When you look around your life and think: I could be more fit, I should have more money, I need to be doing more work, maybe the reason you’re not isn’t because you’re lazy or inherently unworthy, but because you do not care about those things as much as society is making you think you should.
The world conditions us to think that we have to be everything, all the time. That once we conquer one area of our lives, we need to put our energy toward fixing another. Maybe you’re not working on the book because you really don’t want to write, even though you like the idea of being a writer. Maybe you aren’t getting in better shape because you’ve been conditioned to think there’s something wrong with your body in the first place. Maybe you’re not working toward running your own business because you only think you want to. Sometimes, the thing that we can’t seem to fix isn’t meant to be fixed, and what’s distressing to us is that we are having a hard time accepting that it is the way it is. But successful people don’t do this. They don’t waste their energy on things that don’t matter, or that they don’t care about.
Here, how to know if you’re one of them.
1. When you aren’t genuinely inspired by something, you become paralyzed. You have a very hard time forcing yourself to do anything you don’t really want to.
2. You frequently give yourself a hard time for not doing “more.” In a world that conditions you to believe you need to be more, more, more, sometimes you fail to recognize everything you have done in the face of everything that you’re still struggling to juggle.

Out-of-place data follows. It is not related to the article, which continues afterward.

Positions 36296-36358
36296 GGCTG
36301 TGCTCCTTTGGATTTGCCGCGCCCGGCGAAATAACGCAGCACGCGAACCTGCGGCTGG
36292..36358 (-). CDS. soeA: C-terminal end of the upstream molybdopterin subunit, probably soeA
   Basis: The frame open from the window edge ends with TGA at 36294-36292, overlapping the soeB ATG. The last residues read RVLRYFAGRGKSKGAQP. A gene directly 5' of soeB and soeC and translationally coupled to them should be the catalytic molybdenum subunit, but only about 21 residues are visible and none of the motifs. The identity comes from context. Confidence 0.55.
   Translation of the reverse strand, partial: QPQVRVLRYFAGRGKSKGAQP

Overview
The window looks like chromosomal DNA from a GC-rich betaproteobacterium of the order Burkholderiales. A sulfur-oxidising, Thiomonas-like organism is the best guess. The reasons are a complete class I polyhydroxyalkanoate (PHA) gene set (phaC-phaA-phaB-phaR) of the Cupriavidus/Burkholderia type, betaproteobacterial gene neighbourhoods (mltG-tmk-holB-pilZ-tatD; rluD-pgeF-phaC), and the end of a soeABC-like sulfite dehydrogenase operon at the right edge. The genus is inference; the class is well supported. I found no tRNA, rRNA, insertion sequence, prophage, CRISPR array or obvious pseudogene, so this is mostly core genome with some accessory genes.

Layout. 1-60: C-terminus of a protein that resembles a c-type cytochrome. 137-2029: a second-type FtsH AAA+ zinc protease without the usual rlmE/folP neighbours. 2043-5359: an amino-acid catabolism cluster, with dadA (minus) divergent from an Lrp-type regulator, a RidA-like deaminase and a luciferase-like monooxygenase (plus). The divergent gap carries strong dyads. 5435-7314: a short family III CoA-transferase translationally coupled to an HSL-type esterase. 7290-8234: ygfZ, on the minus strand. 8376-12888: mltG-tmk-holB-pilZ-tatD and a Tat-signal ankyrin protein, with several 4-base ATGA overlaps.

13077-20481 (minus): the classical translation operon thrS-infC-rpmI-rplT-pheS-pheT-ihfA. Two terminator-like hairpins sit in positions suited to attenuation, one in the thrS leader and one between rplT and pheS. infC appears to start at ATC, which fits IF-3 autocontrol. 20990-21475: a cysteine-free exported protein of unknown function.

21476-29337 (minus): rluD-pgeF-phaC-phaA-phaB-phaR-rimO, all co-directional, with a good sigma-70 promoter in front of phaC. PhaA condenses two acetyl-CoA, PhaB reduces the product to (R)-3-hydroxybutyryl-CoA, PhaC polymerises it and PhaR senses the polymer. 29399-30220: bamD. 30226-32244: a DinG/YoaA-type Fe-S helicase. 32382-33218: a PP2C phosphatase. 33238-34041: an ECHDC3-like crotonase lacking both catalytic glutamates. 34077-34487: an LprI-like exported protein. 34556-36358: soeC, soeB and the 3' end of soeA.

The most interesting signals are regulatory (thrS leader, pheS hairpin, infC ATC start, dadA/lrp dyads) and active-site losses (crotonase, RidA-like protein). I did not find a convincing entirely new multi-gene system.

3. You’re not afraid to give up on what’s not working. A lot of people stay in the wrong jobs, commit themselves to projects they know aren’t right, or stay with partners they don’t actually get along with because they are afraid to disturb the status quo. Sometimes “giving up” is the most liberating and important thing you can do, and you would rather people judge you for changing than not do what you know is right in your heart.
4. When it comes to anything from reading books to attending classes in school, you excel when you’re genuinely interested, and just get by when you’re not. It’s not that you’re inherently less smart than other students, it’s that you can’t feign interest in things that don’t apply or resonate with you.
5. You believe you have a big purpose in life, one that’s far more than just going to work, paying the bills, and waiting around to die.
6. You don’t want to spend all of your energy each day working on creating other people’s dreams. You’re motivated by knowing you’re creating something for yourself.
7. You’d rather be fulfilled than comfortable. Being selectively motivated doesn’t mean you’re quick to give up or choose the easier path, it just means you’re only willing to suffer for what’s really worth it.
8. What you care about is what motivates you. What you’re good at is what motivates you. Those two things, when done in tandem, create your purpose. You realize that the things you like are not random, they are fundamentally a part of what you are supposed to do here.
9. You feel disproportionately motivated when it comes to “getting your life together.” You will happily spend 11 hours of your day working on your creative projects, but can’t get yourself to care about decorating your apartment better, or having more stylish clothing. A lot of things that other people seem to care about a lot don’t always register as important to you.
10. You’re willing to sacrifice some parts of your life to put your energy toward others. Maybe you wear a “personal uniform” each day so your first energy in the morning goes toward something other than how you appear. Maybe you’re choosing to stay single for a period of time because your focus needs to be primarily on yourself. Maybe you’ve moved to a cheaper city so you’re able to pursue more freelance dreams. The point is: you’re willing to do anything for what you care about, and you’re not afraid to discard what you know won’t matter in the end.